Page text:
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  35.  57
    Fairness, Feelings, and Ethical Decision- Making: Consequences of Violating Community Standards of Fairness[REVIEW]Maurice E. Schweitzer & Donald E. Gibson - 2008 - Journal of Business Ethics 77 (3):287 - 301.
    In this article, we describe the influence of violations of community standards of fairness (Kahneman, Knetsch, and Thaler, 1986a) on subsequent ethical decision-making and emotions. Across two studies, we manipulated explanations for a common action, and we find that explanations that violate community standards of fairness (e.g., by taking advantage of an in crease in market power) lead to greater intentions to behave unethically than explanations that are consistent with community standards of fairness (e.g., by passing along (...)
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  36. Fairness, Respect, and the Egalitarian Ethos.Jonathan Wolff - 1998 - Philosophy and Public Affairs 27 (2):97-122.
  37. Fairness Between Competing Claims.Ben Saunders - 2010 - Res Publica 16 (1):41-55.
    Fairness is a central, but under-theorized, notion in moral and political philosophy. This paper makes two contributions. Firstly, it criticizes Broome’s seminal account of fairness in Proc Aristotelian Soc 91:87–101, showing that there are problems with restricting fairness to a matter of relative satisfaction and holding that it does not itself require the satisfaction of the claims in question. Secondly, it considers the justification of lotteries to resolve cases of ties between competing claims, which Broome claims as (...)
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  38. Fair Trade Managerial Practices: Strategy, Organisation and Engagement.Valéry Bezençon & Sam Blili - 2009 - Journal of Business Ethics 90 (1):95-113.
    The number of distributors selling Fair Trade products is constantly increasing. What are their motivations to distribute Fair Trade products? How do they organise this distribution? Do they apply and communicate the Fair Trade values? This research, based on five case studies in Switzerland, aims at understanding and structuring the strategies and the managerial practices related to Fair Trade product distribution, as well as analysing if they denote an engagement with Fair Trade principles. The results show a high heterogeneity of (...)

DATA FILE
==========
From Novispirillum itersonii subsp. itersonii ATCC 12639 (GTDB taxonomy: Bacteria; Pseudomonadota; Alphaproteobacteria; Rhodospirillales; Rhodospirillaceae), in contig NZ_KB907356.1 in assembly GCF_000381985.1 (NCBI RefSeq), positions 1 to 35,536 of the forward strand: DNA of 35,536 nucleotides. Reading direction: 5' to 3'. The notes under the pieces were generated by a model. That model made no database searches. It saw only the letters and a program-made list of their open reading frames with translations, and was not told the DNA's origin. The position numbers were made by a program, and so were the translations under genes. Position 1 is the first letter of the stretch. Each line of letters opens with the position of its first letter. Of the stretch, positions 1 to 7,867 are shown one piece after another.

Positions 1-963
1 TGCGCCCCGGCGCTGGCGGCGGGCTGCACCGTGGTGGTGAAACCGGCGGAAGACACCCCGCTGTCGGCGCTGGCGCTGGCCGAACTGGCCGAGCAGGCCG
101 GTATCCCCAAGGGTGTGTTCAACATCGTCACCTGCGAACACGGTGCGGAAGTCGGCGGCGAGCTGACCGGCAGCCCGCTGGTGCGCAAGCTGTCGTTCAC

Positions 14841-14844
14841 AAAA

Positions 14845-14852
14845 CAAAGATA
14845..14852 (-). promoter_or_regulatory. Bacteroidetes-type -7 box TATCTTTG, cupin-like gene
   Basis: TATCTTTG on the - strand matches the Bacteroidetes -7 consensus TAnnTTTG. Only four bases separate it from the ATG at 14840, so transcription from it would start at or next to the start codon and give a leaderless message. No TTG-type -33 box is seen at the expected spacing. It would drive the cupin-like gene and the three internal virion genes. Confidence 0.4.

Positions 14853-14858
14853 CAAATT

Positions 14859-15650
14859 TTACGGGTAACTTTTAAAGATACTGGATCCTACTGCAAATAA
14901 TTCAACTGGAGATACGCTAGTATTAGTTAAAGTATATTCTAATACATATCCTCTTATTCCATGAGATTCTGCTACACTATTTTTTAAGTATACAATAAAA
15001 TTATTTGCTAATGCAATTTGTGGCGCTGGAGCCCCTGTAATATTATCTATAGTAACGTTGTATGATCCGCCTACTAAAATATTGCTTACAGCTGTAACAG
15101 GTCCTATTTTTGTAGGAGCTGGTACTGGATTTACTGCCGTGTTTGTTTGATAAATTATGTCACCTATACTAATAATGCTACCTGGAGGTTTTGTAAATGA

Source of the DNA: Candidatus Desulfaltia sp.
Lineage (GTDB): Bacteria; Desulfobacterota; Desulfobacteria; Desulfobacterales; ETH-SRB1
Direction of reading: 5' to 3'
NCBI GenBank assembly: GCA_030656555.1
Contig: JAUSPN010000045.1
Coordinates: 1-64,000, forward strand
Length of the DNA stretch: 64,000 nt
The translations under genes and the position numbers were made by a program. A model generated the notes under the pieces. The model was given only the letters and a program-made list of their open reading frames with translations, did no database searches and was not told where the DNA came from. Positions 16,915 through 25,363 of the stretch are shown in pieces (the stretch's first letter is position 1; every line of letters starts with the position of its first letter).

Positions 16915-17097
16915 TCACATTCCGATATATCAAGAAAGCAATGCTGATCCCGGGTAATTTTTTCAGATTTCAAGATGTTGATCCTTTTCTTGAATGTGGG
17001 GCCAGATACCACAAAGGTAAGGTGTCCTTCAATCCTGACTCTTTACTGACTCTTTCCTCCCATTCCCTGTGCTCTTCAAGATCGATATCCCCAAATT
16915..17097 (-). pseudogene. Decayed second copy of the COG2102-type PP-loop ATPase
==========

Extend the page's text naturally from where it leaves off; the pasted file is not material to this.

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  39.  25
    Fairness, Fast and Slow: A Review of Dual Process Models of Fairness.Bjørn Hallsson, Hartwig R. Siebner & Oliver J. Hulme - 2018 - Neuroscience and Biobehavioral Reviews 89:49-60.
    Fairness, the notion that people deserve or have rights to certain resources or kinds of treatment, is a fundamental dimension of moral cognition. Drawing on recent evidence from economics, psychology, and neuroscience, we ask whether self-interest is always intuitive, requiring self-control to override with reasoning-based fairness concerns, or whether fairness itself can be intuitive. While we find strong support for rejecting the notion that self-interest is always intuitive, the literature has reached conflicting conclusions about the neurocognitive systems (...)
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  40.  91
    ‘Fair Benefits’ Accounts of Exploitation Require a Normative Principle of Fairness: Response to Gbadegesin and Wendler, and Emanuel Et Al.Angela Ballantyne - 2008 - Bioethics 22 (4):239–244.
    In 2004 Emanuel et al. published an influential account of exploitation in international research, which has become known as the 'fair benefits account'. In this paper I argue that the thin definition of fairness presented by Emanuel et al, and subsequently endorsed by Gbadegesin and Wendler, does not provide a notion of fairness that is adequately robust to support a fair benefits account of exploitation. The authors present a procedural notion of fairness – the fair distribution of (...)
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  41.  54
    Can a Compromise Be Fair?Peter Jones & Ian O’Flynn - 2013 - Politics, Philosophy and Economics 12 (2):115-135.
    This article examines the relationship between compromise and fairness, and considers in particular why, if a fair outcome to a conflict is available, the conflict should still be subject to compromise. It sets out the defining features of compromise and explains how fair compromise differs from both principled and pragmatic compromise. The fairness relating to compromise can be of two types: procedural or end-state. It is the coherence of end-state fairness with compromise that proves the more puzzling (...)
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  42. Against Fairness.Stephen T. Asma - 2012 - Chicago: University of Chicago Press.
    From the school yard to the workplace, there’s no charge more damning than “you’re being unfair!” Born out of democracy and raised in open markets, fairness has become our de facto modern creed. The very symbol of American ethics—Lady Justice—wears a blindfold as she weighs the law on her impartial scale. In our zealous pursuit of fairness, we have banished our urges to like one person more than another, one thing over another, hiding them away as dirty secrets (...)
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  43. Democratizing Algorithmic Fairness.Pak-Hang Wong - 2020 - Philosophy and Technology 33 (2):225-244.